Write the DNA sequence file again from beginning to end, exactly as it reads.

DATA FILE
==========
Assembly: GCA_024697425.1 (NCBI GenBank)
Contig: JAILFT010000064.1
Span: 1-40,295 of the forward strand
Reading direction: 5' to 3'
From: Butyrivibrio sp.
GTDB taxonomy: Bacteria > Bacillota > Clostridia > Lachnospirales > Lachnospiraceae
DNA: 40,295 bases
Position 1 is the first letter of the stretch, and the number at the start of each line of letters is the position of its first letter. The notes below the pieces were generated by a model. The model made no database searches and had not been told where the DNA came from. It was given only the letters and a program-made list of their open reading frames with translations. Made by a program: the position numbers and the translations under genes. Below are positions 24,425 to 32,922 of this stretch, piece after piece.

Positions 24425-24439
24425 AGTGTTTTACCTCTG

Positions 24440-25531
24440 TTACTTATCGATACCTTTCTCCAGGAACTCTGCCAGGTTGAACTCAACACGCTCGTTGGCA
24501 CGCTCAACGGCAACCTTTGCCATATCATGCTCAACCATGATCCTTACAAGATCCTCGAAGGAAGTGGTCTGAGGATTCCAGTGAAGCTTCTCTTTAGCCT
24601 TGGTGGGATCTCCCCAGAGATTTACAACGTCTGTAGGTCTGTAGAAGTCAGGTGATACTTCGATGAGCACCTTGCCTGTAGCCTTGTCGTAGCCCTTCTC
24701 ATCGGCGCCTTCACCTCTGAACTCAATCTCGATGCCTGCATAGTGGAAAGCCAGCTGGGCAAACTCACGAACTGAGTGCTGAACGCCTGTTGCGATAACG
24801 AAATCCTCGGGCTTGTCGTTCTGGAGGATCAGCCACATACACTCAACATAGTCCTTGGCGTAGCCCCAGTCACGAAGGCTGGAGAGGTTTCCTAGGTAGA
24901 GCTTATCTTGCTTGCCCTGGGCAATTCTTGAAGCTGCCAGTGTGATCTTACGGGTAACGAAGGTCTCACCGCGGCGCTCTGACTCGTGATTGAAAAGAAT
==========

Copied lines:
Assembly: GCA_024697425.1 (NCBI GenBank)
Contig: JAILFT010000064.1
Span: 1-40,295 of the forward strand
Reading direction: 5' to 3'
From: Butyrivibrio sp.
GTDB taxonomy: Bacteria > Bacillota > Clostridia > Lachnospirales > Lachnospiraceae
DNA: 40,295 bases
Position 1 is the first letter of the stretch, and the number at the start of each line of letters is the position of its first letter. The notes below the pieces were generated by a model. The model made no database searches and had not been told where the DNA came from. It was given only the letters and a program-made list of their open reading frames with translations. Made by a program: the position numbers and the translations under genes. Below are positions 24,425 to 32,922 of this stretch, piece after piece.

Positions 24425-24439
24425 AGTGTTTTACCTCTG

Positions 24440-25531
24440 TTACTTATCGATACCTTTCTCCAGGAACTCTGCCAGGTTGAACTCAACACGCTCGTTGGCA
24501 CGCTCAACGGCAACCTTTGCCATATCATGCTCAACCATGATCCTTACAAGATCCTCGAAGGAAGTGGTCTGAGGATTCCAGTGAAGCTTCTCTTTAGCCT
24601 TGGTGGGATCTCCCCAGAGATTTACAACGTCTGTAGGTCTGTAGAAGTCAGGTGATACTTCGATGAGCACCTTGCCTGTAGCCTTGTCGTAGCCCTTCTC
24701 ATCGGCGCCTTCACCTCTGAACTCAATCTCGATGCCTGCATAGTGGAAAGCCAGCTGGGCAAACTCACGAACTGAGTGCTGAACGCCTGTTGCGATAACG
24801 AAATCCTCGGGCTTGTCGTTCTGGAGGATCAGCCACATACACTCAACATAGTCCTTGGCGTAGCCCCAGTCACGAAGGCTGGAGAGGTTTCCTAGGTAGA
24901 GCTTATCTTGCTTGCCCTGGGCAATTCTTGAAGCTGCCAGTGTGATCTTACGGGTAACGAAGGTCTCACCGCGGCGCTCTGACTCGTGATTGAAAAGAAT